Landmark Gay Marriage Case Heard at US Supreme Court
The Supreme Court had not entered the debate over legal gay marriage until there was a conflict amongst federal courts. After numerous judicial wins for the gay marriage movement over the past two years, in Nov. 2014 the US Sixth Circuit Court of Appeals upheld gay marriage bans in four states, thus prompting the Supreme Court to weigh in.
Obergefell v. Hodges, a consolidation of six separate cases from Tennessee, Michigan, Ohio, and Kentucky, concerns two related issues: whether or not the US Constitution guarantees the right to wed for couples of the same gender, and whether or not states are bound by the Constitution to recognize same-sex marriages performed in other states.
During the arguments, which ran more than twice as long as is typical, according to the New York Times, the justices expressed skepticism for both sides of the debate. Justice Anthony Kennedy, who is seen by many as the potential swing vote that could determine the case’s outcome, questioned whether it was the Court’s place to change the definition of marriage: “This definition has been with us for millennia. And it – it’s very difficult for the Court to say, oh, well, we – we know better.” However, Justice Kennedy also questioned the assumption that legalizing gay marriage would be a detriment to children, stating that “it’s just a wrong premise” to say that gay couples cannot bond with a child.
Chief Justice John G. Roberts Jr. also focused on gay marriage proponents’ wish to alter a long-held definition: “you’re not seeking to join the institution, you’re seeking to change what the institution is.”
Justice Elena Kagan related the right to same-sex marriage to the right to marry already established for other groups: “Is there a right to interracial marriage? Is there a right to marry if you’re a prisoner? We [the Supreme Court] just said there’s a right to marry, that is fundamental and that everybody is entitled to it unless there’s some good reason for the State to exclude it – exclude them. So why shouldn’t we adopt the exact same understanding here?”
Justice Stephen G. Breyer questioned whether “purely religious reasons on the part of some people” is sufficient to deny same-sex couples the right to marry.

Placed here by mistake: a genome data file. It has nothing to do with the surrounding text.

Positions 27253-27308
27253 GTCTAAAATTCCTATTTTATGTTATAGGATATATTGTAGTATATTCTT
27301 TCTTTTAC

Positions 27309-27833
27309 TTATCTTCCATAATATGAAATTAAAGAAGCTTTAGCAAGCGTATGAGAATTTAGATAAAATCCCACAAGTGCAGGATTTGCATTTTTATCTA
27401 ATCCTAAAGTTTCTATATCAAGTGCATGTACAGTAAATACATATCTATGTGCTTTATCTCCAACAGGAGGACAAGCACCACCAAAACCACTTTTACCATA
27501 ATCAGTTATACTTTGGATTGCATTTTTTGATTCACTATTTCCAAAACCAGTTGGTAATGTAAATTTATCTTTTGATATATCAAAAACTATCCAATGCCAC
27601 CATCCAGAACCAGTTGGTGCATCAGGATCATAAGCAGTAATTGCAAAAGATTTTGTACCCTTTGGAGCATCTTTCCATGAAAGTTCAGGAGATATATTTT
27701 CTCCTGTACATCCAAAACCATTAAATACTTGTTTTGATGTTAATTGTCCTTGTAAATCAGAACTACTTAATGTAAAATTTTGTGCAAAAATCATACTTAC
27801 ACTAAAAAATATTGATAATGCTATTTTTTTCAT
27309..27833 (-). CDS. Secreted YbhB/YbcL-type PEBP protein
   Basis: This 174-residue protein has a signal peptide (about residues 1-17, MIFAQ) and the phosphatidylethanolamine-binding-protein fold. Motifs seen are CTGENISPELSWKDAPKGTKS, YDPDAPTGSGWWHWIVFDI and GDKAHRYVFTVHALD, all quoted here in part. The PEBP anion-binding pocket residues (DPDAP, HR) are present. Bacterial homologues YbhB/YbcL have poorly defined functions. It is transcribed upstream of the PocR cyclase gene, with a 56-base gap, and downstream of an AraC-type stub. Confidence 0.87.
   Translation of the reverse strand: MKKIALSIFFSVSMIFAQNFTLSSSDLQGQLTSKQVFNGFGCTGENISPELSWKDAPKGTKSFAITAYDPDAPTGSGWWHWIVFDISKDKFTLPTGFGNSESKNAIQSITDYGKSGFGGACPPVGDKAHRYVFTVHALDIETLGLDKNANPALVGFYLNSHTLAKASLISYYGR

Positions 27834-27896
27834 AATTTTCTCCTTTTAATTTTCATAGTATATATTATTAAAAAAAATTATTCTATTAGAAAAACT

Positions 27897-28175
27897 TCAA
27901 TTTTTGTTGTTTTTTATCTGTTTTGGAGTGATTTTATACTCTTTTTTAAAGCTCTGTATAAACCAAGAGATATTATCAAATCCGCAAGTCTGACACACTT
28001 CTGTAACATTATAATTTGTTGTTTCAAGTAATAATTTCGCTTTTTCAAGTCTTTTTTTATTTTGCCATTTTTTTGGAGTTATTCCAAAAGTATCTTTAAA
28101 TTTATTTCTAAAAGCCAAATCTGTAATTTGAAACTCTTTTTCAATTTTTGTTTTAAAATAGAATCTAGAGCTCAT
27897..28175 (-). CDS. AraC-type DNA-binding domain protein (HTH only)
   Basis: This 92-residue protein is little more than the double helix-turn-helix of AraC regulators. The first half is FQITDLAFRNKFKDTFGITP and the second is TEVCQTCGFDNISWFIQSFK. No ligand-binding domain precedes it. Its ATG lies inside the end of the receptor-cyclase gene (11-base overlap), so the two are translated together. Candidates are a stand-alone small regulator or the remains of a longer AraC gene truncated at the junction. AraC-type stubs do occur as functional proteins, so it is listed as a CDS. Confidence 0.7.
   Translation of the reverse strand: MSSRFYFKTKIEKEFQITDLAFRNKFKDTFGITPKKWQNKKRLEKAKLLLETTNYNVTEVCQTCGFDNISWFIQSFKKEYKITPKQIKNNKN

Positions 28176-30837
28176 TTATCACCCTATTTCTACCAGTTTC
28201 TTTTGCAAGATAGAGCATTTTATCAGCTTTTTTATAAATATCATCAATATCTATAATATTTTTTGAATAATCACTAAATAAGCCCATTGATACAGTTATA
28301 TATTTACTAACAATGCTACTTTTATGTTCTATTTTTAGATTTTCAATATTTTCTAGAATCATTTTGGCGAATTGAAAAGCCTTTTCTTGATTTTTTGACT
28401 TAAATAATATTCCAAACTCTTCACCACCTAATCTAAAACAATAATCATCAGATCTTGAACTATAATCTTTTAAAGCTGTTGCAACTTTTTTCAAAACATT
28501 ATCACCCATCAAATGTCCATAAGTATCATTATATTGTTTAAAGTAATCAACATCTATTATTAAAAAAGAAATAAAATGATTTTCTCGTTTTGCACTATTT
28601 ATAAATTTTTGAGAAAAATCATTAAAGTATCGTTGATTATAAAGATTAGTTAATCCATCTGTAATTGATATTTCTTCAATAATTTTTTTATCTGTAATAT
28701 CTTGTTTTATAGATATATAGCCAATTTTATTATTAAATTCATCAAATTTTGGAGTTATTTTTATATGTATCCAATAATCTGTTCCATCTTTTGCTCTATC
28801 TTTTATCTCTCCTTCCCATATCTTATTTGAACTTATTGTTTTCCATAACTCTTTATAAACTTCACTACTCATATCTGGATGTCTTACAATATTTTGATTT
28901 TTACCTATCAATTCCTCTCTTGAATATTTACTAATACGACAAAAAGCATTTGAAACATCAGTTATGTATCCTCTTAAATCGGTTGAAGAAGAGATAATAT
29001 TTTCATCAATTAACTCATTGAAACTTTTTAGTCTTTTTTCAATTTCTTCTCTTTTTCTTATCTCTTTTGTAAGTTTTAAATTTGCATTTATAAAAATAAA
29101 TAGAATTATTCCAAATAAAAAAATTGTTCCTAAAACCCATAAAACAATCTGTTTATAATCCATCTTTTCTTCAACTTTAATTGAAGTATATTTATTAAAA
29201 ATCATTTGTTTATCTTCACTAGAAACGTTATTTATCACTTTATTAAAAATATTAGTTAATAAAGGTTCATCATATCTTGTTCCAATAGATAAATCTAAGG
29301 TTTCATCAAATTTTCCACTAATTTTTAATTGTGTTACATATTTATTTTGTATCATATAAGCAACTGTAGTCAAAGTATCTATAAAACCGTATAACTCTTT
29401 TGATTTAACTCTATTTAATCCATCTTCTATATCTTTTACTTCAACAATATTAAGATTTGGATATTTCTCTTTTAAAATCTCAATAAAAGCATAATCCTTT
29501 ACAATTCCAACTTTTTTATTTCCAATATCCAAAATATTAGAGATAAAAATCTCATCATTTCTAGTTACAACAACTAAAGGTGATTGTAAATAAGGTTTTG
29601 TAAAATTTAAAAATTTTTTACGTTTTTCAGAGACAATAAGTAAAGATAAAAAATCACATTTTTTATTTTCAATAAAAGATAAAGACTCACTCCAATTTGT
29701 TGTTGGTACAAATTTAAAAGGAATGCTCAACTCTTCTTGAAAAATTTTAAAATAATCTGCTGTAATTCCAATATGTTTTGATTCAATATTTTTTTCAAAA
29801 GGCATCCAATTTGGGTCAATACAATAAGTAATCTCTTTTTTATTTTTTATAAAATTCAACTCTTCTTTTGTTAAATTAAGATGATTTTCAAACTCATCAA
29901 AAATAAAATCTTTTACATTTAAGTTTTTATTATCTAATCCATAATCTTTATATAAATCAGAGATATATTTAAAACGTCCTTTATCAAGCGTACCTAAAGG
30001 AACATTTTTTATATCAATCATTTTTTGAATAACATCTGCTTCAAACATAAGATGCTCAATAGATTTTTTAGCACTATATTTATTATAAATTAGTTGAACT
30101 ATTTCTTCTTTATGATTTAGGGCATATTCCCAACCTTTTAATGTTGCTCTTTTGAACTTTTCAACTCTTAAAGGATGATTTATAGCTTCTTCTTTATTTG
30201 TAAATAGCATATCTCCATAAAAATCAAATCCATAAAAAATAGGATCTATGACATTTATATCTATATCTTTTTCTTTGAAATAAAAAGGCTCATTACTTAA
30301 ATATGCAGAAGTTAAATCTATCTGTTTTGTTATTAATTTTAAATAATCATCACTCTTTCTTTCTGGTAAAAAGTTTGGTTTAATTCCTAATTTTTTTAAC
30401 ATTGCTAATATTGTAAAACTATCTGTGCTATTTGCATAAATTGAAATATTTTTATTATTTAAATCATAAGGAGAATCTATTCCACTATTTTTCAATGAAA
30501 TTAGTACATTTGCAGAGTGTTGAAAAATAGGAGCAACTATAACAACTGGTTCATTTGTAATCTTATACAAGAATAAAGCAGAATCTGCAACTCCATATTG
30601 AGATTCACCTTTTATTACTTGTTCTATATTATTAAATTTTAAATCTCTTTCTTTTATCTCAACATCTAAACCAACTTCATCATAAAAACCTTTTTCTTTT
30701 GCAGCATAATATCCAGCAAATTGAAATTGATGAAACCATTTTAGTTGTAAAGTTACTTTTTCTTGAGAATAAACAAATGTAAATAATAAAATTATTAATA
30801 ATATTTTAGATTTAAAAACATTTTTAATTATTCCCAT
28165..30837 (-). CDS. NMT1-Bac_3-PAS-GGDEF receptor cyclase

Justice Samuel A. Alito Jr. expressed concern over same-sex marriage leading to the acceptance of other nontraditional forms of marital union: “Suppose we rule in your favor in this case and then after that, a group consisting of two men and two women apply for a marriage license. Would there be any ground for denying them a license?”
A decision in the case is expected by the end of June. If the Court rules that same-sex marriage is not a constitutional right, the 22 states that have had gay marriage bans struck down by federal courts could seek to have the bans reinstated. Currently, same-sex marriage is legal in 37 states and 13 states have gay marriage bans in place.
Joan Biskupic, “Top U.S. Court Appears on Cusp of Declaring Right to Gay Marriage,” reuters.com, Apr. 26, 2015
Amanda Holpuch, “Same-Sex Marriage: US Supreme Court Has Few Choices but to ‘End the Debate’,” theguardian.com, Apr. 27, 2015
Lawrence Hurley, “Divided Supreme Court Wrestles with Gay Marriage Case,” reuters.com, Apr. 28, 2015
Adam Liptak, “Gay Marriage Arguments Divide Supreme Court Justices,” nytimes.com, Apr. 28, 2015
Adam Liptak, “Supreme Court to Decide Marriage Rights for Gay Couples Nationwide,” nytimes.com, Jan. 16, 2015
New York Times Editorial Board, “A Landmark Gay Marriage Case at the Supreme Court,” nytimes.com, Apr. 28, 2015
Michael S. Rosenwald, “How Jim Obergefell Became the Face of the Supreme Court Gay Marriage Case,” washingtonpost.com, Apr. 6, 2015
Nina Totenberg, “Legal Battle Over Gay Marriage Hits The Supreme Court Tuesday,” npr.org, Apr. 27, 2015
Richard Wolf and Brad Heath, “Justices Appear Cautious, Divided on Same-Sex Marriage,” usatoday.com, Apr. 28, 2015
US Supreme Court, Obergefell v. Hodges (transcript of oral arguments), supremecourt.gov, Apr. 28, 2015